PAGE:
How Hair Ages (And the Secrets to Making it Happen Gracefully)
We all stress over those gray hairs. But the stress could be making it worse…
When we think about how hair ages, there are two main categories of concern: graying and hair loss. We’ve all stood in the mirror and examined a gray strand or thinning patch of hair. Even though this is such a natural part of aging, it feels … disheartening, to say the least. That is, unless you’re super into the silver fox look or rocking baldness Samuel L. Jackson-style—go you! Still, many of us are quite attached to our youthful locks. We can’t have them forever, but we can support them aging gracefully …
Understand the Science of How Hair Ages
You’ve probably heard an old wives’ tale or two about why hair goes gray or leaves the scene altogether. Everything from “all that stress will turn you gray” to “your hair will never have the same texture after pregnancy” has circulated for decades. Here’s the thing: There is truth to be found in these sayings.
Some studies have suggested that aspects of our wellness and lifestyle factors are more to blame for hair loss than aging itself. Of course, graying hair is a slightly different story. But it too can be influenced by habits and health. What does this mean for those who hope to prolong their luscious locks and age gracefully? Well, before we talk solutions, here are a few takeaways from the science:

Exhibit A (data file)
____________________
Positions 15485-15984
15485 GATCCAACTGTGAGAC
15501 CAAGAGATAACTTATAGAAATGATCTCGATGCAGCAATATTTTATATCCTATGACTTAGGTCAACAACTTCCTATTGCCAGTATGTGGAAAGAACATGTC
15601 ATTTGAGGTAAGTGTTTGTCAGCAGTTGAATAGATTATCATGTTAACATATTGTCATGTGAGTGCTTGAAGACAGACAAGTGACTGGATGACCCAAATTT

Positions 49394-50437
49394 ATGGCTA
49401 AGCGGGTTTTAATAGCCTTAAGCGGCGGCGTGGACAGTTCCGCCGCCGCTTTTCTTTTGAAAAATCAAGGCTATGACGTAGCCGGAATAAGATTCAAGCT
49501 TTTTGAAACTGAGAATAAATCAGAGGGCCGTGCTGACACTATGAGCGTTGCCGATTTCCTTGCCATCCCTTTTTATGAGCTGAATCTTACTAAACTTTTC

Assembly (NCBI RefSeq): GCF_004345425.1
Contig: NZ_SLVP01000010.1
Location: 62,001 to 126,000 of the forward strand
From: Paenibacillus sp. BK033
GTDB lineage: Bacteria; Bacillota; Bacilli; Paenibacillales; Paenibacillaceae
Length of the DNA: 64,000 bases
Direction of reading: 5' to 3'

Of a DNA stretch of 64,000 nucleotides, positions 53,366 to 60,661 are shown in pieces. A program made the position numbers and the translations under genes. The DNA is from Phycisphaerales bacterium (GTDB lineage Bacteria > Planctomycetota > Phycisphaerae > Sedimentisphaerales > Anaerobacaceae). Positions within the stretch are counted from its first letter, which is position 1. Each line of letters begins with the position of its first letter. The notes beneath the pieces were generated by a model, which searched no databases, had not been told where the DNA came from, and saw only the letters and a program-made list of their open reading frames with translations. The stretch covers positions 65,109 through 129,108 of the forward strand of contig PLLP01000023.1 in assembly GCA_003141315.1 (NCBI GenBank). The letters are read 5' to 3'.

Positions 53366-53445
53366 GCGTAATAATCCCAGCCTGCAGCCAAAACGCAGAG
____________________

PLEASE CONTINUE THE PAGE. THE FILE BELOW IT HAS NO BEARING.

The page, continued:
Stress Does Make You Go Gray
According to an article from the National Institutes of Health, “Your hair color is determined by pigment-producing cells called melanocytes. New melanocytes are made from melanocyte stem cells that live in the hair follicle at the base of your hair strand.”
All is well and good. But … not when we’re stressed. Because then we experience a release of a chemical called norepinephrine, which enters hair follicles and causes melanocytes to turn over so rapidly that no stem cells are left to create more afterward. Now, you’ve got a gray or white strand.
Hormones Also Influence How Hair Ages
For men, genetics play a key role (we’re sorry to say it) but the hormonal shifts that happen after puberty can sometimes be the first trigger for hair loss.
For women, a variety of changes in hormone levels can impact how hair ages. Telogen effluvium is a shedding of hair that affects between 40% and 50% of women during pregnancy. Of course, this usually reverses afterward (but often not before a major postpartum hair loss that ushers in the return of your normal growth cycle).
What isn’t likely to bounce back, in the same way, is hair loss caused by perimenopause and menopause. During these stages, estrogen and progesterone levels naturally decline. This slows hair growth and, by extension, makes hair loss more noticeable.
Some Habits Can Have an Impact, Too
We don’t mean to judge your vice, but cigarette smoke and UV radiation can both contribute to hair graying and hair loss over time. Smoking causes damage to hair follicles, which makes them less resilient and unable to resist aging. Meanwhile, as a review in the National Library of Medicine explains, “UVB radiation is responsible for hair protein loss and UVA radiation is responsible for color changes.” Ouch … a double whammy.